Lazy Initalizing Beans

A questions on the OTN JDeveloper & ADF forum asked how to initialize attributes with data in a bean before showing the attributes.
The first solution which comes to mind is to initialize attributes and data in the constructor of the bean. This however is not a wise thing to do as you can’t predict when the constructor is called and in which phase of the life cycle you are (as it depends on the scope of the bean).
Here you can use a solution I call lazy initializing the data of a bean. It’s based on the assumption that once the page tries to get an attribute from the bean, the life cycle already has done all other initializations (like bindings). Now if we defer the init of the bean data until a (or the first) getter is called we are save.
To implement this we set an attribute to null and check if it’s null in the getter of the attribute. If we find it’s still null, we init the data and set the attribute to a not null value. Here is the sample code:


import javax.faces.context.FacesContext;
import javax.faces.event.ActionEvent;

import javax.servlet.ServletContext;

import oracle.adf.model.BindingContext;
import oracle.adf.share.logging.ADFLogger;

import oracle.binding.AttributeBinding;
import oracle.binding.BindingContainer;

public class LazyInitBean {
    private static transient final ADFLogger LOGGER = ADFLogger.createADFLogger(LazyInitBean.class);

    private String myName;

    public void setMyName(String myName) {"set data: " + myName);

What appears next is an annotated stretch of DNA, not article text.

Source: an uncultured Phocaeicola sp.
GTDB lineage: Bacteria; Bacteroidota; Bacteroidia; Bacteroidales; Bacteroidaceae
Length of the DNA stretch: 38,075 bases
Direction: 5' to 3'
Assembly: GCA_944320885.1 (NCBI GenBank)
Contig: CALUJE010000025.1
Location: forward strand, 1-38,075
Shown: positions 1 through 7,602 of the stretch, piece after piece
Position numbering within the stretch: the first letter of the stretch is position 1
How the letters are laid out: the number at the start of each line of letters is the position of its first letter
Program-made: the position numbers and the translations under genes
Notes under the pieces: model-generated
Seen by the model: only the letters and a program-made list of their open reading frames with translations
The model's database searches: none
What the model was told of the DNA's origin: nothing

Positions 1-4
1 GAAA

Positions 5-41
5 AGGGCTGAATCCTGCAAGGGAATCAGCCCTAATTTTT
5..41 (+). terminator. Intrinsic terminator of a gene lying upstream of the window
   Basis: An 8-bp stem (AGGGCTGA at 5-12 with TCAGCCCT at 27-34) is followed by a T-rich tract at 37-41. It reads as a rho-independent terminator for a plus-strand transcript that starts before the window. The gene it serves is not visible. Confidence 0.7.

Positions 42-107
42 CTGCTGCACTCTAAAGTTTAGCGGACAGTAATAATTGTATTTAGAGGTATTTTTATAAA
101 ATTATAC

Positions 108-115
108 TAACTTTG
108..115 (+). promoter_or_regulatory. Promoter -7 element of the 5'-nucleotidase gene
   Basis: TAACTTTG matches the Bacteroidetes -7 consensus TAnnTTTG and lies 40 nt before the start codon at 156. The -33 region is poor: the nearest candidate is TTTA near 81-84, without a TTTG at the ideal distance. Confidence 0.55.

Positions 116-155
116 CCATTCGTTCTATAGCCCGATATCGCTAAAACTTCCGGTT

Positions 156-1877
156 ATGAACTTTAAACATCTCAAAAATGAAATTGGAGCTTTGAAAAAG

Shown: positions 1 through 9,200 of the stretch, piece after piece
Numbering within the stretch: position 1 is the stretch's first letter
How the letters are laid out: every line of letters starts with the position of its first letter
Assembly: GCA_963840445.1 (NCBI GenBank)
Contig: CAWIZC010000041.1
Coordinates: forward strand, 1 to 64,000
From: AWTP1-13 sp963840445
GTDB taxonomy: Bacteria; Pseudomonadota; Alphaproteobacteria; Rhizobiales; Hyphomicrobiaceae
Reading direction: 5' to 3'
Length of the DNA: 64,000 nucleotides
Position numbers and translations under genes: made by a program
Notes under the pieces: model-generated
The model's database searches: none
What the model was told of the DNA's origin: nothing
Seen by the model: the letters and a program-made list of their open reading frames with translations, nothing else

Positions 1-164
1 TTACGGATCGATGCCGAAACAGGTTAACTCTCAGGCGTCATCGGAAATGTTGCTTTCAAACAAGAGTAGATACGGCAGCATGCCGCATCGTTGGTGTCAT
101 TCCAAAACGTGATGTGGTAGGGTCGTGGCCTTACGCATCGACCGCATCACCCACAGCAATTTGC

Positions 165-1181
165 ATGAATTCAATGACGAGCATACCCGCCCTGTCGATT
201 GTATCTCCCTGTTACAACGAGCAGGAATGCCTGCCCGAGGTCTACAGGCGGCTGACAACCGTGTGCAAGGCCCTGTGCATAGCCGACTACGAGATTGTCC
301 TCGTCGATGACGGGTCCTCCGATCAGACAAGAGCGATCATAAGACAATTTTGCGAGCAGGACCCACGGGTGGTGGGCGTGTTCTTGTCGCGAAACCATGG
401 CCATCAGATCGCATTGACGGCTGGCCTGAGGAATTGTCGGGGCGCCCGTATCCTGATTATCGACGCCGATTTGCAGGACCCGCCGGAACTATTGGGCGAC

this.myName = myName;

    public String getMyName() {
        // lazy init the data only when it's null
        if (myName == null) {
  "init data through layz init");
        return myName;

    public LazyInitBean() {"LazyInitBean: c'tor");

    private void initData() {"data intialized");
        // this method inits the beans attributes (only one here)!
        myName = "just init myself";
        //Get ServlerContexct
        FacesContext ctx = FacesContext.getCurrentInstance();
        ServletContext servletContext = (ServletContext) ctx.getExternalContext().getContext();
        // get the binding container
        BindingContainer bindings = BindingContext.getCurrent().getCurrentBindingsEntry();

        // get an ADF attributevalue from the ADF page definitions
        AttributeBinding attr = (AttributeBinding) bindings.getControlBinding("myTestValue1");
        if (attr != null) {
            String old = (String) attr.getInputValue();
            attr.setInputValue("NEW DEFAULT VALUE");
  "LazyInitBean: setnew default value to 'NEW DEFAULT VALUE' old: " + old);
        } else {
  "LazyInitBean: bindings not present!");

     * Force the init of the beans attributes
    public void resetData() {"LazyInitBean: reset!");
        // setting the myName to null causes a re initialization
        myName = null;
        // you can call initData() here too;

    public void buttonListener(ActionEvent actionEvent) {"Action initData");